Average Per Day 30,536
Average Per Visit 3.1
Last Hour 252
Today 2,520
This Week 213,754

At the moment, traffic has scaled back to a dull roar, with hundreds per hour right now instead of thousands, but here's the "referring site" list for the last few thousand visitors:

2,076 51.9%
352 8.8%
313 7.8%
273 6.8%
80 2.0%
51 1.3%
43 1.1%
34 0.9%
23 0.6%
21 0.5%
20 0.5%
19 0.5%
19 0.5%
14 0.4%
12 0.3%
10 0.3%
10 0.3%
10 0.3%
10 0.3%

Before the AOL story, traffic was pretty evenly split between the NY Times, the Wired story, and Schneier's blog. Also, interestingly enough, though the story *did* show up on Digg, it never took off, and I never got more than 1% of hits from digg. I'm not sure what this means, since there was obviously plenty of public interest in the story -- Is "Digg" a fad that has passed, or is it that news links just don't get "dugg" anymore?

Anyway, passing along the data in case anyone's interested,

Elonka :)

'Da Vinci Code' sequel delayed
Topic: Arts 1:29 am EDT, Apr 24, 2006

April 21, 2006:

LONDON (Reuters) - Dan Brown's follow-up novel to his global bestseller "The Da Vinci Code" won't be ready by the end of the year as originally expected, his publisher said on Friday.
"We don't know when it's coming, but it's out of the schedule for this year," said Larry Finlay, managing director for Transworld Publishers in London, a division of Bertelsmann-owned Random House.
"At one point we were hoping for it around October or November, but now it's looking like 2007," he told Reuters, confirming a report in the Bookseller trade publication.

Hmm, perhaps the delay is because of the Kryptos announcement? Brown has to rewrite the Kryptos section now... ;)

'Da Vinci Code' sequel delayed

STLtoday - Entertainment - Books - Author update
Topic: St. Louis 1:22 am EDT, Apr 23, 2006

Book news


Author update

A local code breaker is getting closer to cracking Kryptos, a sculpture on the CIA grounds in Washington with an embedded code that has stumped experts for years.

Two weeks ago, the Post-Dispatch featured Elonka Dunin, a St. Charles computer game company executive, about her new book of codes and puzzles. She co-moderates an online group devoted to solving Kryptos. The group has figured out three of four parts.

This is an interesting milestone for me -- my name showed up in a newspaper article, without me having talked to the reporter ahead of time. Granted, it's a local St. Louis paper that is just posting an update based on recent media attention that I *do* know about, but still, it was kind of an odd feeling. Like a new "fame" stepping stone.


STLtoday - Entertainment - Books - Author update

NPR : Enigmatic CIA Puzzle 'Kryptos' May Be Flawed
Topic: Cryptography 6:25 pm EDT, Apr 22, 2006

All Things Considered, April 21, 2006 ? A sculptural cryptogram at the CIA's headquarters that has intrigued people for years may have flaws in its design, says its creator. For more than a decade, professional cryptologists and amateur code breakers have been trying to decipher Kryptos, an encrypted sculpture at the CIA headquarters in Langley, Va.
But it turns out that the artist made the challenge a bit more complicated than he intended. Melissa Block talks with James Sanborn, the sculptor who recently realized a mistake in the piece, and Elonka Dunin, a cryptologist who maintains a website on the sculpture.

Audio stream, for anyone who wants to listen to yesterday's "All Things Considered" segment. I had to grip my desk to keep my hands from shaking right before the segment, I was in such "fan-girl" mode. I was actually being interviewed by Melissa Block, wow!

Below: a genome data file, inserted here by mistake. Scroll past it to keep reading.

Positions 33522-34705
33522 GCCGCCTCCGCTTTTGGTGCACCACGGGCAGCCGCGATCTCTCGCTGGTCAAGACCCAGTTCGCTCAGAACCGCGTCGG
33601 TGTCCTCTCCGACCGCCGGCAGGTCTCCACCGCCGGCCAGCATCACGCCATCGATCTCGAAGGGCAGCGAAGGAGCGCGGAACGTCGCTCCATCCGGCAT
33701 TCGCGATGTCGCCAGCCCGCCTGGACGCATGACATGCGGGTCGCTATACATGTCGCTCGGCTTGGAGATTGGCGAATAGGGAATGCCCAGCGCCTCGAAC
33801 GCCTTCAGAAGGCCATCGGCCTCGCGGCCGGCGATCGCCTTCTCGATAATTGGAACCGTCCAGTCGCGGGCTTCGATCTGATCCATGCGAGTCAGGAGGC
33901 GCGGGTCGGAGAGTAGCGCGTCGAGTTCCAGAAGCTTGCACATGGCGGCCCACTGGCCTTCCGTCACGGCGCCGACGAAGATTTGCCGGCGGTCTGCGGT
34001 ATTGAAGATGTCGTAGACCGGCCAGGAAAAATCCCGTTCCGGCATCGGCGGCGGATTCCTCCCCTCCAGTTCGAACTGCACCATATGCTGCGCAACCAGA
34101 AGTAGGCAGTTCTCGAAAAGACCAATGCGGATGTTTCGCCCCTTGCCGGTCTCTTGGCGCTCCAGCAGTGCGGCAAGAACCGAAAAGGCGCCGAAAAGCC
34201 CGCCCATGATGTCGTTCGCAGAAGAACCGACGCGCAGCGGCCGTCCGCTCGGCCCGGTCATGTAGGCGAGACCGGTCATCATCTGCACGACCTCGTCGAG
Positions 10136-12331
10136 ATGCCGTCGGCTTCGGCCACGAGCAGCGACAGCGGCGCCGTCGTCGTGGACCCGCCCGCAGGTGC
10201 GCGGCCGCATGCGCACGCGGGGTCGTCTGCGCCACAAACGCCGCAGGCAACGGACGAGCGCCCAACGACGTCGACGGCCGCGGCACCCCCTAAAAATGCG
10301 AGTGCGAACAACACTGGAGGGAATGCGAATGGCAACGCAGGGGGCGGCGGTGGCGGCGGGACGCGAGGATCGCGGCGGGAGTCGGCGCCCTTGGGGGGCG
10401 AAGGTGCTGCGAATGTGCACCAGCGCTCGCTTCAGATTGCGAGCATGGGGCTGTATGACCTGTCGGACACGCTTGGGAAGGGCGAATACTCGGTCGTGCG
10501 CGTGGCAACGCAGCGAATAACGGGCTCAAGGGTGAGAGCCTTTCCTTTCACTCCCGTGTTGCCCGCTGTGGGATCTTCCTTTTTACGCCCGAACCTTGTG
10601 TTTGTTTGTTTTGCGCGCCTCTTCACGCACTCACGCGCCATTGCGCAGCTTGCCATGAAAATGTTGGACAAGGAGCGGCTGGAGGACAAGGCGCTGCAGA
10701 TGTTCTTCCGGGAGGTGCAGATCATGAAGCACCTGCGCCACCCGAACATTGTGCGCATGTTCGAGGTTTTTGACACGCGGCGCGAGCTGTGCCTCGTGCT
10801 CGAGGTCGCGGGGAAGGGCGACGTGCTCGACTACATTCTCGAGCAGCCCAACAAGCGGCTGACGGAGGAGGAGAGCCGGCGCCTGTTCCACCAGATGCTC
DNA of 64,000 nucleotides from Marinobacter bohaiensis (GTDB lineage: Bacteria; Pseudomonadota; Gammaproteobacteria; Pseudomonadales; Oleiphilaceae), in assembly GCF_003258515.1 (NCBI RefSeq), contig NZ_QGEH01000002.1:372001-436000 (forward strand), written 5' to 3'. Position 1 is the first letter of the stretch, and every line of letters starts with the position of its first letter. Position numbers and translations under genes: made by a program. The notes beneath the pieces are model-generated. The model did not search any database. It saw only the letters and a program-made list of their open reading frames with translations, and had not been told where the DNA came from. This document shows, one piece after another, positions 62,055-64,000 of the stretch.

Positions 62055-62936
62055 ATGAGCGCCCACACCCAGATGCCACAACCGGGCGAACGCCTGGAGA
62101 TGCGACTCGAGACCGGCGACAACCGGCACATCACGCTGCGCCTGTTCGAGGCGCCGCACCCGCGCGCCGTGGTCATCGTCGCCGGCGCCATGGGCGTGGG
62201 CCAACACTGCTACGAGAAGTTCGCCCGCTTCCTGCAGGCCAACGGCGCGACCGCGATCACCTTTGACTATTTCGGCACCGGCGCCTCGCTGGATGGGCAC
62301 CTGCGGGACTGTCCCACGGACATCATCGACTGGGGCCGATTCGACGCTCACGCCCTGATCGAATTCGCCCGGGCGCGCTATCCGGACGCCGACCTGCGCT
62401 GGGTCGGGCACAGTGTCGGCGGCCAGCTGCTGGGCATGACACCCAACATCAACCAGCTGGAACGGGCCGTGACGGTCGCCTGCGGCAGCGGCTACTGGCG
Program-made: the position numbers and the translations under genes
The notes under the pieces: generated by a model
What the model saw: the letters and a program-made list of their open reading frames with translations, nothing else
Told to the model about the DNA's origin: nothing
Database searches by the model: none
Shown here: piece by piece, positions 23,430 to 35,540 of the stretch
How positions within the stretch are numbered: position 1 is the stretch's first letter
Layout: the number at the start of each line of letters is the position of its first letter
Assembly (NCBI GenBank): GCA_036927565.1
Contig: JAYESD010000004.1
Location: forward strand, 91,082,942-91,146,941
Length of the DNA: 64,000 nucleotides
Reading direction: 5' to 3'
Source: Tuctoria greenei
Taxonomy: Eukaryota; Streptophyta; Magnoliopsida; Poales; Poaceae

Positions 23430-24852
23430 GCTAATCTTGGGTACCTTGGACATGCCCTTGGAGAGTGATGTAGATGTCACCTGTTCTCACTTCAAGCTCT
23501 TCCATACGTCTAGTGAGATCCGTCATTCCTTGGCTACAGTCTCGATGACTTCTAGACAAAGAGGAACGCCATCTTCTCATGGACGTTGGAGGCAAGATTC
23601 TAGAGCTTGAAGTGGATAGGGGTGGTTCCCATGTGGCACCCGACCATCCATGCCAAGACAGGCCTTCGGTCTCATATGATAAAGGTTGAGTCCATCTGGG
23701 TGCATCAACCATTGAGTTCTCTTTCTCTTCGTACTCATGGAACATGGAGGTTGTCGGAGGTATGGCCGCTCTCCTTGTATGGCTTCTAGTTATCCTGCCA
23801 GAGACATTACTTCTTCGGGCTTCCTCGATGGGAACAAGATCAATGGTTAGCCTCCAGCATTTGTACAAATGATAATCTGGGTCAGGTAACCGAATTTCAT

Elonka :)

NPR : Enigmatic CIA Puzzle 'Kryptos' May Be Flawed

New York Times: A Break for Code Breakers on a C.I.A. Mystery
Topic: Technology 6:21 pm EDT, Apr 22, 2006

Congratulations to Elonka on making prime coverage in the New York Times ...

For nearly 16 years, puzzle enthusiasts have labored to decipher an 865-character coded message stenciled into a sculpture on the grounds of the Central Intelligence Agency's headquarters in Langley, Va. This week, the sculptor gave them an unsettling but hopeful surprise: part of the message they thought they had deciphered years ago actually says something else.

On Wednesday afternoon, Mr. Sanborn left a phone message for Elonka Dunin, a computer game developer who also runs an e-mail list for enthusiasts trying to solve the "Kryptos" puzzle. For the first time, Mr. Sanborn had done a line-by-line analysis of his text with what Mr. Gillogly and Mr. Stein had offered as the solution and discovered that part of the solved text was incorrect.

Within minutes, Ms. Dunin called back, and Mr. Sanborn told her that in the second section, one of the X's he had used as a separator between sentences had been omitted, altering the solution. "He was concerned that it had been widely published incorrectly," Ms. Dunin said.

The formality of the New York Times cracks me up. "Ms. Dunin", indeed...

Elonka :)

New York Times: A Break for Code Breakers on a C.I.A. Mystery

BBC - Radio Five Live - Kryptos
Topic: Cryptography 11:50 am EDT, Apr 21, 2006

Kryptos sculptor Jim Sanborn (and maybe I) will be on BBC Radio Five this afternoon (Friday) at 1:50 p.m. Eastern, for a 5-minute segment. I don't know yet if they'll have an audio file posted on the website afterwards, so here's a link to what will probably be the live stream, if anyone wants to try capturing it.


Elonka :)

BBC - Radio Five Live - Kryptos

Wired News: Kryptos Part 2 Was Wrong
Topic: Cryptography 3:04 pm EDT, Apr 20, 2006

For more than a decade, amateur and professional cryptographers have been trying to decipher an encrypted sculpture that sits on the grounds of the CIA headquarters in Langley, Virginia. Three-fourths of the sculpture has already been solved.

But now Jim Sanborn, the artist who created the Kryptos sculpture, says he made a mistake and a previously solved part of the puzzle that sleuths assumed for years was correct isn't.

Big big news: Everybody who thought they knew the answer to K2, check again. Instead of ending "...seconds west. ID by rows", the correct plaintext is "...seconds west. X Layer Two".

More details at our Kryptos Group announcement.

Heading back to watch the webcounter spin,

Elonka :)

Wired News: Kryptos Part 2 Was Wrong

(Last) Newer << 10 - 11 - 12 - 13 - 14 - 15 - 16 - 17 - 18 - 19 ++ 29 >> Older (First)
Powered By Industrial Memetics